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 Post subject: Learning from a capsize
PostPosted: Sun Sep 08, 2013 7:06 pm 
Site Rank - Captain

Joined: Sun Oct 07, 2012 8:05 pm
Posts: 129
Location: New Hampshire
Capsizing can be a wonderful learning experience. Nothing like doing something wrong to improve.

There was a recent thread on jib control discussing whether to leave the jib cleated on tacks. It made me realize there are a lot of differences in how we have to approach our sailing if we're going solo or going with an experienced crew. I cleat my jib when I'm by myself, and I'm thinking I need to think through this technique a bit more. There's no way that I can see to really control the jib sheet when you're by yourself. Today I was out in 15 -25 mph winds, with gusts going 30+.

As usual, I had the jib cleated. Big gusts hits, and sheet out completely, try to luff, and still go over. Lesson learned is to think about the jib some more. It felt like just before I went over that the jib was powering up, pushing the bow down, and stalling the rudders. Although the rudders will stall at some point in a capsize, it felt like they stalled way before they should have. Instead of luffing, right before I went over, I was actually bearing away, not what you want to do in that situation. And when you're capsizing, it's awfully hard to reach that jib sheet and release it.

High winds I've been letting the travelers out a bit, but still sheeting the jib fairly tight to the traveler. (I've got to get the performance out of the jib, don't I?) However, I'm thinking I need to let the jib out some, letting it flap, and de-poweirng the front end of the boat. The main has a lot of power and I don't need the power off the jib. I don't know if this is the right approach, but lacking an ability to control the jib sheet by myself, I need to experiment with this a bit. (Ideal solution would be a cam cleat where you could set the pressure at which it would pop, but I'm not sure there is such a creature.)

With this approach, right before the tack, I'd pull the jib in tighter, using it to help with the tack. Otherwise, in high winds, I'd try to avoid the using the power of the jib because there's no way to control it when I'm by myself.

This was the first time I tried reefing the main. Quite honestly, I was not impressed by the result. I'm not sure it resulted in any decrease in power, created a poor sail shape, and didn't seem to make a bit of difference. But I'd love to hear from others on this.

One thing I learned from this capsize is patience after the boat goes over. Considering the wind, where I was on the lake made riding the boat to shore and dealing with it there seemed to make more sense. I was going to end up on a nice beach. But while going to shore, I did some moving on the hull. Standing on the bow produced nothing. The boat stayed in exactly the same position relative to the wind. However, when I moved to the stern, the boat started spinning slowly but surely.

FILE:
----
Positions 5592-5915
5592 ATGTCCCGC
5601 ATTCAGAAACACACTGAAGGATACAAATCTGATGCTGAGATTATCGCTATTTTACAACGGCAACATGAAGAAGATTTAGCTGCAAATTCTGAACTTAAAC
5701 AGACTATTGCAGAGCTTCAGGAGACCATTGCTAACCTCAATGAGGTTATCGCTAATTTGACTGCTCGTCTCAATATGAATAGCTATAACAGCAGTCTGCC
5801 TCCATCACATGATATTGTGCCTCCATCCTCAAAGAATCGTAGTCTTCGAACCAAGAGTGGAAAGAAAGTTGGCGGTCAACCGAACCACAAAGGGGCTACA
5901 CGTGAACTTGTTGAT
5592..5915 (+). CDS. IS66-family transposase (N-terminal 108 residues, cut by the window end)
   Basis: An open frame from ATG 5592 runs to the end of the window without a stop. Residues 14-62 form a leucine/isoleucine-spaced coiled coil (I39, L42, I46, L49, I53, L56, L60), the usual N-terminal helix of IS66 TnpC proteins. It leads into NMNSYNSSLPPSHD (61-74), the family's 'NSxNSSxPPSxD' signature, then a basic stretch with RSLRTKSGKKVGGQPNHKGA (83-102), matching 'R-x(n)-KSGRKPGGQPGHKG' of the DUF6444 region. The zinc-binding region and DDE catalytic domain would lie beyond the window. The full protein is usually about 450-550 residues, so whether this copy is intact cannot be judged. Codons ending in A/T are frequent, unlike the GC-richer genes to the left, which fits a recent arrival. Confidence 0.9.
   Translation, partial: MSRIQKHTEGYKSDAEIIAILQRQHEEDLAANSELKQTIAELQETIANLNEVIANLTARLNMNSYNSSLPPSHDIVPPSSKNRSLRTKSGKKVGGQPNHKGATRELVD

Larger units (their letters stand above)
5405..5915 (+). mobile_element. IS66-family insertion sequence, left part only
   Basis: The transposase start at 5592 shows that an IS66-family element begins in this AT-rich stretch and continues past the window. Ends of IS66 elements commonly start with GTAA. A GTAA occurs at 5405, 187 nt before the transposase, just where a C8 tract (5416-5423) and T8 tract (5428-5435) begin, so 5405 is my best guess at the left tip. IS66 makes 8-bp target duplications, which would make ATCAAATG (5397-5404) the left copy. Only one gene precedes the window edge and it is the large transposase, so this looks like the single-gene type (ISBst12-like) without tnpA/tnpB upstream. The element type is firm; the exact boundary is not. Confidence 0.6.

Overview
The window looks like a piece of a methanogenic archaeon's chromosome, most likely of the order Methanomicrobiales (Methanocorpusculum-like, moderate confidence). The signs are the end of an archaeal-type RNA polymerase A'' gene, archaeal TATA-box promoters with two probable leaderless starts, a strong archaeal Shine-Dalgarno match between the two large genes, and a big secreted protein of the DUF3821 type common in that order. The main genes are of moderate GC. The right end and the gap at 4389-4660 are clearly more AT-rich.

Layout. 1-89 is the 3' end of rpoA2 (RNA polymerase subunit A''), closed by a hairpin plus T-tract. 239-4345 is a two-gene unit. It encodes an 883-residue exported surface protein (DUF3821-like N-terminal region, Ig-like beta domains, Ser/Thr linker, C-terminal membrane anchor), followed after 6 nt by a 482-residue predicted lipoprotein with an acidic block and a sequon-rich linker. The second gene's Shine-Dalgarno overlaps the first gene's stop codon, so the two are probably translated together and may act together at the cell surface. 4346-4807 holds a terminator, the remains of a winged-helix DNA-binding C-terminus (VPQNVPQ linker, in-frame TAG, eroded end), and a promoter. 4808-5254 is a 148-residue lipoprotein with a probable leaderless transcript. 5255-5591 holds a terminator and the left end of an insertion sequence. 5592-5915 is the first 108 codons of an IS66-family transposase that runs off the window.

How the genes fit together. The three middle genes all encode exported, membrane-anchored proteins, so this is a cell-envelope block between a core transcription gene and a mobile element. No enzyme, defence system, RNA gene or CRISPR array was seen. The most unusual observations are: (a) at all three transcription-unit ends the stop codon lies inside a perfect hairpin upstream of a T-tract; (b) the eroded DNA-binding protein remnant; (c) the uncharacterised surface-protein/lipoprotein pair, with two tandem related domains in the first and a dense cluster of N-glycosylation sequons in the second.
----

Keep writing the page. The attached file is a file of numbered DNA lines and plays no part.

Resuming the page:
Eventually it reached a point where the mast was directly upwind. At that point, I noticed the wind was starting to lift the sail all on its own. It was coming four or five feet out of the water, as the wind got under the sail. (Let me note at this point that this is not a good position for the mast to be in for righting as you'll see in a second.) Decided to take the righting line and give it a try. It popped right up, with virtually no effort at all.

Unfortunately, it went right over the other side. First off, this will create excitement for anybody else on the water. Second is to grab the dolphin striker as soon as possible. However, I doubt that even grabbing the dolphin striker would have saved it. Just a bad position to try righting the boat.

However, I started riding the hull again, and waited until it swung around enough for the sail to start showing some signs of lift (right about the angle recommended by Hobie). Waited for a good gust to hit and then grabbed the righting line, and again with little effort, the boat popped up, with me grabbing the dolphin striker and holding it there. Success.

So patience, patience, patience. Wait for the boat to be in the right position before wasting your energy. Let the wind do the work. Not the answer in light winds, but might be the best answer in high winds.

Not happy I went over today, but I think I've learned some good tricks for the next time. And one of the tricks is going solo means some different techniques then if you have a crew.

Best of luck,

Jim Clark-Dawe

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